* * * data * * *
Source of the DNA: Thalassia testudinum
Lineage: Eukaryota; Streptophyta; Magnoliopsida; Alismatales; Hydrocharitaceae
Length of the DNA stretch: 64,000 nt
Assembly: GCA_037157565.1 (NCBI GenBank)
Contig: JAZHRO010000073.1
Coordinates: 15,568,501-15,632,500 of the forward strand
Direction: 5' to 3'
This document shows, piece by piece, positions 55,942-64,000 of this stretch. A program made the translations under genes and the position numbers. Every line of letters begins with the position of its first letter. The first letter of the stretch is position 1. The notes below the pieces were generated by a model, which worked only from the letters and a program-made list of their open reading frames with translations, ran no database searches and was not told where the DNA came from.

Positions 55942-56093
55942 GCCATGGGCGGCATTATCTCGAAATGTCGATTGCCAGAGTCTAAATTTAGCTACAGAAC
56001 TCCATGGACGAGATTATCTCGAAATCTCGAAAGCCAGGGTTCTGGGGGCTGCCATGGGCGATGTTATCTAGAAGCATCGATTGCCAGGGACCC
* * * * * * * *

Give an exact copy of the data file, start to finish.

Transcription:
Source of the DNA: Thalassia testudinum
Lineage: Eukaryota; Streptophyta; Magnoliopsida; Alismatales; Hydrocharitaceae
Length of the DNA stretch: 64,000 nt
Assembly: GCA_037157565.1 (NCBI GenBank)
Contig: JAZHRO010000073.1
Coordinates: 15,568,501-15,632,500 of the forward strand
Direction: 5' to 3'
This document shows, piece by piece, positions 55,942-64,000 of this stretch. A program made the translations under genes and the position numbers. Every line of letters begins with the position of its first letter. The first letter of the stretch is position 1. The notes below the pieces were generated by a model, which worked only from the letters and a program-made list of their open reading frames with translations, ran no database searches and was not told where the DNA came from.

Positions 55942-56093
55942 GCCATGGGCGGCATTATCTCGAAATGTCGATTGCCAGAGTCTAAATTTAGCTACAGAAC
56001 TCCATGGACGAGATTATCTCGAAATCTCGAAAGCCAGGGTTCTGGGGGCTGCCATGGGCGATGTTATCTAGAAGCATCGATTGCCAGGGACCC